Monthly Archives: September 2016

5 Ways to Build an Accessible Workplace

Accessible workplaces are win-win situations: employees feel valued and accommodated, which boosts productivity, raises morale, and results in a more successful business. Roughly 14% of the population is disabled, so making your workplace welcoming means you can tap into a talented pool of prospective employees. Further, accessibility is not nearly as expensive as many employers fear. Here are just a handful of ways workplaces can be physically, technologically, and culturally accessible. Don’t forget to consult an accessibility expert if you need more advice.

img_0423photo-ed-ellis_web-1024x683

Clutter-free hallways make life easier for co-workers with physical impairments.

1.      Go paperless

Many disabled people, particularly those with visual impairments, benefit from electronic communication. The advantage is that electronic documents allow for much more flexibility; employees can adjust contrast, background colour, and font size. Some employees can use screen readers to access information if they do not have enough vision to read conventionally. Plus, you’ll save trees! The transition can feel a little daunting at first, but since many other businesses are going paperless, it makes good sense to follow suit.

2.      Keep clutter to a minimum

Many disabled employees may have mobility issues that are exacerbated by excessively cluttered workspaces. Narrow pathways make wheelchair navigation particularly cumbersome, and those using other mobility aids, such as canes or crutches, will find clutter burdensome as well. Besides, maintaining a clean, well-organized space benefits everyone.

3.      Use sensitivity Training

Sensitivity training is incredibly important, but many employers do not know how to provide adequate training. Sensitivity training is an excellent opportunity to answer questions, offer advice, and work through any concerns your employees may have. Many misconceptions and microaggressions can be avoided with a little education. There are resources to help you design your training materials, and you may want to consult employees with disabilities for their ideas. You may even find that this training helps those with invisible disabilities, even if they have not yet disclosed them.

4.      Provide reasonable accommodations

outside1-1024x683

Inclusive work environments allow everyone to participate!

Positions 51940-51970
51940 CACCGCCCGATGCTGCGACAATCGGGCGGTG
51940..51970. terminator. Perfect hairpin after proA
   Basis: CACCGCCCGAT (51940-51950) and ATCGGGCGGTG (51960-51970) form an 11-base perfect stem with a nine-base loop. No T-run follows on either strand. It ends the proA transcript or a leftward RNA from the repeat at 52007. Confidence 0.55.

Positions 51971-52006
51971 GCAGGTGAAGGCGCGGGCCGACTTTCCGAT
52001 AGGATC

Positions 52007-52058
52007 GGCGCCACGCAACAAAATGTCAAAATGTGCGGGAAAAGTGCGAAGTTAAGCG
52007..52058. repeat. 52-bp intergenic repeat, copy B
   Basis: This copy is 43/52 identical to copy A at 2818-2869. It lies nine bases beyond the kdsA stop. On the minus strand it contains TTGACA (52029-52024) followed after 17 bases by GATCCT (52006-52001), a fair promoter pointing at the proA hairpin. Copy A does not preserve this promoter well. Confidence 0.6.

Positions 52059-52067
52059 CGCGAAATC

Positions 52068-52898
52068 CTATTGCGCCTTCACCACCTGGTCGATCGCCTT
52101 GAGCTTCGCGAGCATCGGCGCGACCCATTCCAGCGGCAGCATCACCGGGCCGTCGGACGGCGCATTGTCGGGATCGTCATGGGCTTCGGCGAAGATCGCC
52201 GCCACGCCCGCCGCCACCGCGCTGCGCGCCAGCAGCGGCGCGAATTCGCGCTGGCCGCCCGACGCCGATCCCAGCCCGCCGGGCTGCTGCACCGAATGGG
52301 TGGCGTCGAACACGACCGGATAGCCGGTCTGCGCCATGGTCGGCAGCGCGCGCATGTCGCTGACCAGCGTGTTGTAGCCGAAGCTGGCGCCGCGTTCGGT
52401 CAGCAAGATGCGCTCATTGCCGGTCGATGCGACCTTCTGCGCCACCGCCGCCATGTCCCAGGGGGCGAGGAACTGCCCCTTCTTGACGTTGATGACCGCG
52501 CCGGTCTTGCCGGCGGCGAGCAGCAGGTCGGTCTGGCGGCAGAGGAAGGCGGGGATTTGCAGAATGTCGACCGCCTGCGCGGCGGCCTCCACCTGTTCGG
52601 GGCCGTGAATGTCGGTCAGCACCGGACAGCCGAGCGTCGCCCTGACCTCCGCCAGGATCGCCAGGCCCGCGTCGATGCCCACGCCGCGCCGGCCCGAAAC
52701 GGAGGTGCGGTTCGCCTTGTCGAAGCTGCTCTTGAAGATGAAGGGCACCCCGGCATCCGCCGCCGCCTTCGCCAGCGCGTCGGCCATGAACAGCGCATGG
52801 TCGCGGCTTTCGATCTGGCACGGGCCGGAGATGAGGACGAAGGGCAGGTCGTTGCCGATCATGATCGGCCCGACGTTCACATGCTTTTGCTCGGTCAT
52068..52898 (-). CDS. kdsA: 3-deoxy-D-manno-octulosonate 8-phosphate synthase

Workplace accommodations can seem like a financial burden, but typical accommodations are low-cost and may even be beneficial to nondisabled employees. Providing information in alternate formats ensures that everyone can access it. Buying accessible software means your business will be set up for any future disabled people (and this software usually involves a one-time purchase). Investigate funding for accommodations, as government grants are often available to cover any costs your business may struggle to meet. Last but not least, ensure that your building complies with basic accessibility requirements. Ramps and designated parking are considered standard.

5. Create an inclusive workplace culture

Accommodating disabled people is about more than specialized software and a physically accessible environment. Everyone in the workplace needs to be aware of behaviour and attitudes that may cause harm, whether intentional or unintentional. Identify emotional barriers that may inhibit disabled employees from being as productive as other coworkers. Advise employees to use appropriate language and discourage them from devaluing their colleagues or assuming they cannot contribute equally. Despite many employers’ anxiety about hiring people with disabilities, they are capable and talented, meaning they are an asset. Do not treat them as inferior or less valuable. Positive workplace cultures result in happier employees across the board, so reinforce positive attitudes and behaviours as often as possible. (Don’t forget to communicate with disabled employees to discover their personal preferences. They will not be identical from person to person.)

 

As we’ve seen, fostering accessibility in the workplace does not need to be costly, complex, or even particularly difficult. It is generally a low-cost, high-reward process. Just try it: you’ll see.

Marketplace: Family and New Faces

On Thursday, September 22, we had the pleasure of hosting our monthly marketplace. This is an opportunity for local entrepreneurs to come together, promote their businesses, and engage in some collective networking. Past graduates of our Ventures Program feature prominently, but there were some new faces as well.img_6124

Meet Dana, a talented artist who comes from a long line of artistic people; it’s practically in her blood. She’s opening DIBS On Designs (Dana’s Innovative Business Solutions), and while her original dream of painting ceilings turned out to be impractical, she’s found her niche and seems quite happy to be there. In addition to landscape paintings, she expands her artwork to include logos, signs, and even furniture.